Mitigate Ransomware Attacks with Advice from Cybersecurity Expert Mark Rasch

Experts estimate a ransomware attack occurs about every 11 seconds, according to Cybercrime Magazine. And despite business leaders’ growing knowledge of cybercrime and increasing security budgets, the number of threats against companies continues to rise.

But why? And what can businesses do to reduce their chances of becoming attacked (or recover quickly if you become a victim)?

Recently, we sat down with Mark Rasch, an attorney, cybersecurity expert, and professor of Cyberlaw at George Washington University, to learn more about what’s driving the rapid increase in ransomware attacks, which methods criminals are using, and how you can fight back.

Today, we’re sharing a few words of wisdom from our webinar with Mark, Defang Ransomware Attacks by Leveraging PR and Legal Strategies.


What Exactly is Ransomware?
Ransomware is a form of cybercrime where criminals penetrate a system, infect that system, and encrypt data. The goal is to block an organization’s access to their own systems and/or data until they pay a (usually significant) sum of money.

Cybercriminals usually use the following four tactics to do this:

  • Phishing
    A phishing email appears to be from reputable sources, but is actually a message designed to trick victims into sharing sensitive data or downloading malicious software.
  • Spoofing
    When spoofing, criminals disguise themselves using a seemingly legitimate website, email address, IP address, DNS server, or another asset to get access to a system.
  • Social engineering
    Social engineering works by psychologically manipulating people into sharing confidential information or allowing them access to a network. (For example, a hacker might prey on an employee and pretend to be a coworker who forgot their access code, password, etc.)
  • Malware
    Malware is software designed to damage or disrupt a computer, server, or an entire network.

There are several reasons cybercriminals wage ransomware attacks, such as notoriety within the cybercrime community. But, as you might expect, money is the primary motivation. And today, hackers can demand to be paid through cryptocurrency, which is typically faster, easier, and more difficult to trace than traditional currency. This way, they’re less likely to get caught.

What’s Driving Attacks?
According to Mark, there are two primary catalysts behind the increase in ransomware:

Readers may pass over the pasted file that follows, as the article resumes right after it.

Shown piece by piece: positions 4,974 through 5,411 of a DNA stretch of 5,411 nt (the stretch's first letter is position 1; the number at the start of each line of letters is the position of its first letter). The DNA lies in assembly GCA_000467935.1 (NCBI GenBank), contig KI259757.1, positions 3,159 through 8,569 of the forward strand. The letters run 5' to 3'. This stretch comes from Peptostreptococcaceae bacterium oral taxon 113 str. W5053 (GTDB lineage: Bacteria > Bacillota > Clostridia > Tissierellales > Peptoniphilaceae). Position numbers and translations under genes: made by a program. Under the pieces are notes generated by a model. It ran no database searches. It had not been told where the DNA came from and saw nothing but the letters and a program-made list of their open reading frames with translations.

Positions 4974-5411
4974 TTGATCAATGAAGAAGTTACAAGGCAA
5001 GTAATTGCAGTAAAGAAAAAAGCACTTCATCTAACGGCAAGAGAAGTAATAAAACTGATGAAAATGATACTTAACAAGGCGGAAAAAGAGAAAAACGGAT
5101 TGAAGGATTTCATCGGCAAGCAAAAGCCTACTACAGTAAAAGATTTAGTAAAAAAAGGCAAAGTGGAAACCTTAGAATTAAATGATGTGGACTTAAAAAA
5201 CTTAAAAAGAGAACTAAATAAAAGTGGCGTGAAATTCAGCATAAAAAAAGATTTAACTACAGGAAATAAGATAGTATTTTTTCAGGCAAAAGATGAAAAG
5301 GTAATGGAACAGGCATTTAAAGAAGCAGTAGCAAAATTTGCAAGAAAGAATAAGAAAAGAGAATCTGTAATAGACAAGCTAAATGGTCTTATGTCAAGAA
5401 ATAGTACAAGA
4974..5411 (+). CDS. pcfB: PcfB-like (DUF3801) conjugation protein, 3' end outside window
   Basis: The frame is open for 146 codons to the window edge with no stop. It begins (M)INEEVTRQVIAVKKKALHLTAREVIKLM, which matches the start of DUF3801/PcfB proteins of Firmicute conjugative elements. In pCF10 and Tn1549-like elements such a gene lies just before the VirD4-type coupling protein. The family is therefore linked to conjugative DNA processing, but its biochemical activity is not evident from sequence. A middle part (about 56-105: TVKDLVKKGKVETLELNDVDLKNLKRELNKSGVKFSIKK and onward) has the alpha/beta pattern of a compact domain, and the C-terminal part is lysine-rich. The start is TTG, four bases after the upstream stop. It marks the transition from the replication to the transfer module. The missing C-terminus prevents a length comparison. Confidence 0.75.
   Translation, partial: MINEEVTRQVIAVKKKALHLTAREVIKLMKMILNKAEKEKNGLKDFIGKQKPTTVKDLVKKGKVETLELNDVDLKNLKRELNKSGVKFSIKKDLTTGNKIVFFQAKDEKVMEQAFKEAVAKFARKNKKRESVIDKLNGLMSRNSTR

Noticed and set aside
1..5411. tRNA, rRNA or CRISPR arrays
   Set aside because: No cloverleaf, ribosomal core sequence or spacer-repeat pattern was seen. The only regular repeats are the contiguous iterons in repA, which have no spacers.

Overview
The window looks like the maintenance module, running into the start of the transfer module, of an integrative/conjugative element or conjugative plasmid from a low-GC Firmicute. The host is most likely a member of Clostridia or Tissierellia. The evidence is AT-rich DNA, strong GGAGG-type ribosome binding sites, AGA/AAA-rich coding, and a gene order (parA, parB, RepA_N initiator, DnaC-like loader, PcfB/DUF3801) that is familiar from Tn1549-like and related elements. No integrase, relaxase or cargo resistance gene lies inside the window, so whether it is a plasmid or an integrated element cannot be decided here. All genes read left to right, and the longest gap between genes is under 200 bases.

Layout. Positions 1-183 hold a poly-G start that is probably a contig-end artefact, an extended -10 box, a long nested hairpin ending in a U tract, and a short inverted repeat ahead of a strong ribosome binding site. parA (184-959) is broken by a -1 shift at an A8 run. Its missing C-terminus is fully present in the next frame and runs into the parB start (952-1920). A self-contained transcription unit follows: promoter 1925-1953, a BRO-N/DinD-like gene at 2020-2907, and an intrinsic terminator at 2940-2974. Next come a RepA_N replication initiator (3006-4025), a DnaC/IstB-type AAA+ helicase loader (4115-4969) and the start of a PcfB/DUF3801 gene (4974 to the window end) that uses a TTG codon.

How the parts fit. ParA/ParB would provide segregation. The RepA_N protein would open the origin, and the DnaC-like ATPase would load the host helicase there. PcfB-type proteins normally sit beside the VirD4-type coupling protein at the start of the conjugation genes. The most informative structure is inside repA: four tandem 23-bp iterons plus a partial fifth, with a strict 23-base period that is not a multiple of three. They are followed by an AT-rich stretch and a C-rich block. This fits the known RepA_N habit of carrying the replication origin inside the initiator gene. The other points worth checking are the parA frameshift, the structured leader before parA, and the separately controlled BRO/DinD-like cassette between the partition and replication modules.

• More sophisticated computers are creating more access points
    Today, we rely on technology for nearly every facet of business. At the same time, the tech we use has become increasingly more complex, empowering all business operations. And the greater the number of applications we run and devices we connect, the greater the number of access points criminals can exploit.
     
  • Larger supply chains are creating more vulnerabilities
    Your organization isn’t just vulnerable to attacks from its own access points but also anywhere along the supply chain — from your hardware manufacturers to software vendors, and the supply chain for any service provider you work with.

    “You think you know what industry sector you are in. You might be in banking, you might be in finance, you might be in insurance, you might be in healthcare,” Mark says. “But, if you’re in healthcare, your industry group is also telecommunications, transportation, and power generation — because a hospital can’t continue to run without electricity or supplies.”


How to Prevent Ransomware Attacks
There’s no 100 percent effective way to prevent ransomware attacks. But you can significantly reduce your risk and work to ensure that you can recover swiftly if you become a victim. Just remember: you can only control your part of the environment.

Here are three things you can do:

  • Set clear guidelines for third-parties
    You need to require all third parties (such as vendors and service providers) to protect themselves and report any attacks to you. But as Mark points out, it’s not enough to simply make the request or include the verbiage in a contract. Before working with a third party, take time to discuss the specifics.

    “You want to be able to establish who has liability in the case of a ransomware attack. Who owns the attack? Who responds to it? Who pays for it?” Mark says. “All of that needs to be done in advance — not just to achieve compliance, but to achieve actual security.”
  • Create a culture of security within your organization
    Ensure everyone in your company is well aware of the threats they may encounter, what to do if they come across a possible threat, and actions they can take to help reduce the organization’s risk. The more you make good security habits a part of your workflows, the more challenging it becomes for hackers to access your data.
  • Take all possible proactive steps
    Make sure you have your data backed up elsewhere so you can restore it quickly, and ensure you have thorough liability protection. Additionally, always have a backup vendor or supplier you can use if a third party is attacked.

    All three of these steps will help ensure your business remains operational in the event of a ransomware attack. 

To learn more about how you can protect your business against a ransomware attack, be sure to check out our webinar recording: Defang Ransomware Attacks by Leveraging PR and Legal Strategies.

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